Questioning Success at NCRW's Corporate Leadership Summit

By Jacqueline Mumbey*

Last week, NCRW held a two-day corporate leadership summit (April 27-28) at Time Warner. It was an inspiring series of roundtables and explorations of the challenges and opportunities for retaining and advancing women of color in the corporate sector.

One session I attended was entitled “How Do We Define Success/Who Do We Define As Successful?”
Expertly moderated by Jennifer W. Allyn of PricewaterhouseCoopers, it was a fascinating exploration
of some of the organizational barriers that are preventing greater numbers of women from advancing.
 
The situation is quite depressing: Today, women of color make up only 1.7% of the 15.7% women holding corporate officer positions in the Fortune 500. To think that I had to attend the Summit to learn this fact is even more alarming.   
 
Faced with this stark reality, the panelists presented compelling cases for the state of women of color in the corporate world. 
 
  • Vishakha N. Desai of Asia Society drew into the discussion the importance of cultural sensitivity when engaging with women of color. In many cases, the lack of familiarity with other cultures within a corporate setting creates conflict and hinders the career advancement of women of color.
  • Linda A. Hill of Harvard Business School pointed out that star employees are embedded in the right place. Essentially, a formula for success lies in choosing a context that is the right “fit” and in tune with one’s personal values.
  • Audrey J. Murrell of University of Pittsburg called for the introduction of intelligent mentoring – an approach that would ensure sensitivity towards social, economic, cultural, and individual differences.
  • Ancella Livers of Institute for Leadership Development and Research felt that the quality of the relationship between CEOs and black women executives is greatly impacted by a mutual mistrust. This often translates into miscommunication and poor career prospects.
  • Rachel C. Cheeks-Givan of PepsiCo outlined a program at PepsiCo known as “Power Pairs” that partners women of color with typically white male managers to discuss their job performance. By strengthening mentor-mentee relationships the program enhances career prospects for women of color.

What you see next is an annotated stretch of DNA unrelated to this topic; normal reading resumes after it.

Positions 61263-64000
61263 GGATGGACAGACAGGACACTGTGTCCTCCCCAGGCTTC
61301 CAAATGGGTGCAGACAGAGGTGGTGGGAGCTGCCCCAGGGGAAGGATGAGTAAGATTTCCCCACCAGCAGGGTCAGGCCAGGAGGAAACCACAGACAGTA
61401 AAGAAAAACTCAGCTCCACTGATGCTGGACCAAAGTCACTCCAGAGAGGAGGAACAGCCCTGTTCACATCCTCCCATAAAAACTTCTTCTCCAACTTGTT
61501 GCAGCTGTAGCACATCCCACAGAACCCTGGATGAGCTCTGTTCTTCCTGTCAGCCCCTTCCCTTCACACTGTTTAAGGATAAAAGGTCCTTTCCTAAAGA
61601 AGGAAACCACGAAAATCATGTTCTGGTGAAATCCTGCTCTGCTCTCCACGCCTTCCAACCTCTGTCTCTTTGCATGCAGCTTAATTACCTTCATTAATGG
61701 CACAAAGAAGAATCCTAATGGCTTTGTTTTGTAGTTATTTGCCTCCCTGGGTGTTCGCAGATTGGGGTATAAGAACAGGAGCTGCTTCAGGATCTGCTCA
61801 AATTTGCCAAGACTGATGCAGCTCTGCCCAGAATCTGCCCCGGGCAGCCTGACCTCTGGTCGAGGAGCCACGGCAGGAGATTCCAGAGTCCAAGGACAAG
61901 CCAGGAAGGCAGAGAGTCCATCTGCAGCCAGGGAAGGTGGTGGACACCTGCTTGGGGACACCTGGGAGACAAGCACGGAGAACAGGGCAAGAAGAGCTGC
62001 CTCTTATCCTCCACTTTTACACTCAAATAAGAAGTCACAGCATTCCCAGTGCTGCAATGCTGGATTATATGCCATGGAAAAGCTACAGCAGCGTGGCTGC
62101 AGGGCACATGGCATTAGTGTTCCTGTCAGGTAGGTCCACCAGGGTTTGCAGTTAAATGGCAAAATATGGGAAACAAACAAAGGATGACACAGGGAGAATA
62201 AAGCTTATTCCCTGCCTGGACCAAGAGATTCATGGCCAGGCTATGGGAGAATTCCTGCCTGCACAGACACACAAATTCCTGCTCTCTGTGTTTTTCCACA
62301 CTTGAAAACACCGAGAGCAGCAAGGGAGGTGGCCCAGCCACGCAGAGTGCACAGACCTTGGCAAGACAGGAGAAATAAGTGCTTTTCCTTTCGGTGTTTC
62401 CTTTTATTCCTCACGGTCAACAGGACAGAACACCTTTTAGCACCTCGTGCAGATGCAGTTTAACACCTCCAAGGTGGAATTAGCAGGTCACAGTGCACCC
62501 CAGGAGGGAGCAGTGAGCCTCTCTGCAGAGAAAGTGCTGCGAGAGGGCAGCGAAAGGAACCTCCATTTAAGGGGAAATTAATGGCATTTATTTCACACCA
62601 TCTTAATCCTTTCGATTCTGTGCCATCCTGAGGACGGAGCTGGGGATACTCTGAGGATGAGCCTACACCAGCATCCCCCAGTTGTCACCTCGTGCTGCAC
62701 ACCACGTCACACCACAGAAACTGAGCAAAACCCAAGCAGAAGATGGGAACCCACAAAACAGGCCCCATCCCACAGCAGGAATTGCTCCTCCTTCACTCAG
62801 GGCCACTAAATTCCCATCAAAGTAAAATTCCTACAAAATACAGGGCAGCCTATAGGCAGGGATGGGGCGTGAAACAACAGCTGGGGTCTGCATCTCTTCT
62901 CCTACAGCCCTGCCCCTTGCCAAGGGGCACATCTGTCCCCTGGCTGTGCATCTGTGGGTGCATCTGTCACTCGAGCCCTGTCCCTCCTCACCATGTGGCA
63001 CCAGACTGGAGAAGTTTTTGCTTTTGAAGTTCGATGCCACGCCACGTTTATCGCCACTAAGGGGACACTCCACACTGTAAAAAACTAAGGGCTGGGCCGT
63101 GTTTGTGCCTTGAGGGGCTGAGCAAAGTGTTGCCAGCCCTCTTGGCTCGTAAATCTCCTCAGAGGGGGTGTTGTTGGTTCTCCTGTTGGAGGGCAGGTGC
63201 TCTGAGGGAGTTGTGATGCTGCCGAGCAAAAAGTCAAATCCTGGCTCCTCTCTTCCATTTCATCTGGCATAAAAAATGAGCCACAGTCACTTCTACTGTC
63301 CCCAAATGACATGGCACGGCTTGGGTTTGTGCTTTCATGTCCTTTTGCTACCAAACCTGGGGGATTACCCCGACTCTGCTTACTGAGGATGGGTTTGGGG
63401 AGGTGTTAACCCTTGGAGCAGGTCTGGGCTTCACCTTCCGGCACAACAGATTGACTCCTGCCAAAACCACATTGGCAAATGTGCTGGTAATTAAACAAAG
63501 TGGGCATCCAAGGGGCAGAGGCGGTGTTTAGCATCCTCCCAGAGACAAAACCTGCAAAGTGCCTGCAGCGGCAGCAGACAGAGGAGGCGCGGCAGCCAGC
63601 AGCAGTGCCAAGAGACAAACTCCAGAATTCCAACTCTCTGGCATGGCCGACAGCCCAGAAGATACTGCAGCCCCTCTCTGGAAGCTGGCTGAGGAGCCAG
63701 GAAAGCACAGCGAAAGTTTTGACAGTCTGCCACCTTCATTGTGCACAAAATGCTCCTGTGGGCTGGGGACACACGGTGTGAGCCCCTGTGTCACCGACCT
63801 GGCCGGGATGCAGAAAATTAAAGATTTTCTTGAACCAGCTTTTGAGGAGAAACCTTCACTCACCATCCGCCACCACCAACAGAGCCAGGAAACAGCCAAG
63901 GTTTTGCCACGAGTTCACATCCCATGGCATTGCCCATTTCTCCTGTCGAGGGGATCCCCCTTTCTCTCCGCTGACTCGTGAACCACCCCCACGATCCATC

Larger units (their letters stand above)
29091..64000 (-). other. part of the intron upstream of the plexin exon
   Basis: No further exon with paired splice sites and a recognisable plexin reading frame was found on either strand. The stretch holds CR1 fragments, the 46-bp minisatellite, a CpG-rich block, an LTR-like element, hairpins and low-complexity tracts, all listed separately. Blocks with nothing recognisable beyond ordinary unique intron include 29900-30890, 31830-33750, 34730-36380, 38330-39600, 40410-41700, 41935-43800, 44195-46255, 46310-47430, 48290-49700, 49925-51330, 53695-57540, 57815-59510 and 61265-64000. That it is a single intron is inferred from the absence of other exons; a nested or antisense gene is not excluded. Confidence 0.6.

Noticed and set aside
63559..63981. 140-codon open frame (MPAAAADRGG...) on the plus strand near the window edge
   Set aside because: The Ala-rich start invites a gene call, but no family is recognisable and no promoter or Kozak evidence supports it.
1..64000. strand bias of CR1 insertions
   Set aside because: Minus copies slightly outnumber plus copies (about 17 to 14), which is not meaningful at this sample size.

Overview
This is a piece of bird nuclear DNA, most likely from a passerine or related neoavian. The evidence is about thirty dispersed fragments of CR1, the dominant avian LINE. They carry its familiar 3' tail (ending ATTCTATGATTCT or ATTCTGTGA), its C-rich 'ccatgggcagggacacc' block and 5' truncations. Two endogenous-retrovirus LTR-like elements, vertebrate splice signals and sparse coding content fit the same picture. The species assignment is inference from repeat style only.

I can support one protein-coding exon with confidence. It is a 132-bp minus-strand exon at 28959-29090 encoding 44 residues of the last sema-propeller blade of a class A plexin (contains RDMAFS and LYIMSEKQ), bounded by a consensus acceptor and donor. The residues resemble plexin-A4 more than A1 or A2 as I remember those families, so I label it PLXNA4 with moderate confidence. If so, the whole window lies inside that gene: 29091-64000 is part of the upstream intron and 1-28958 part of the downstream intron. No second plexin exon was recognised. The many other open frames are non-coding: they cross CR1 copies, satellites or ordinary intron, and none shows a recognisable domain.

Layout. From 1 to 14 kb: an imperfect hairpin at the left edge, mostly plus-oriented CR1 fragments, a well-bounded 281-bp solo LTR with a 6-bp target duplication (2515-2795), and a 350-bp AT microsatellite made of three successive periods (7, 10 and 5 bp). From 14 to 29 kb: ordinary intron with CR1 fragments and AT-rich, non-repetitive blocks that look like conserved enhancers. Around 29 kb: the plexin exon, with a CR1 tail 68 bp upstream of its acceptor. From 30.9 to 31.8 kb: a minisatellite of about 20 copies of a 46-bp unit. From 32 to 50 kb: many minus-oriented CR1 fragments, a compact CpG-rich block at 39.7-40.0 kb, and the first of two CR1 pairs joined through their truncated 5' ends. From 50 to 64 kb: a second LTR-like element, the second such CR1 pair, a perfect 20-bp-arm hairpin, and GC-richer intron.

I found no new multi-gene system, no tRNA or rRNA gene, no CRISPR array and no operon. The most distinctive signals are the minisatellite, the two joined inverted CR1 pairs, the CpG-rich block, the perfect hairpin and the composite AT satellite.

• LaMae Allen deJongh of Accenture said that with more than 177, 000 employees worldwide, diversity defines its corporate culture. Placing value on diversity is felt at the topmost leadership levels, but what was even more impressive was her company’s emphasis on equipping its women with practical sets of skills aimed at furthering their careers.
  • Jerri DeVard of DeVard Marketing Group challenged everyone in the audience to think about a certain lack of accountability in corporations and urged everyone to recognize that they each had the power to effect change.
  • Kerrie Peraino of American Express recommended segmentation targeting specific sub-groups coupled with sustainable solutions that last beyond very limited project dates.    
In business school, diversity was often painted as a comparative advantage in the globalized economy. Following the two-day Summit, it dawned on me that the richness in culture and skills that women of color bring to the table is quite simply a strategic imperative.
 
* Jacqueline Mumbey is a Communications Intern with the National Council for Research on Women and a recent graduate of City College with a Masters in International Affairs.

 


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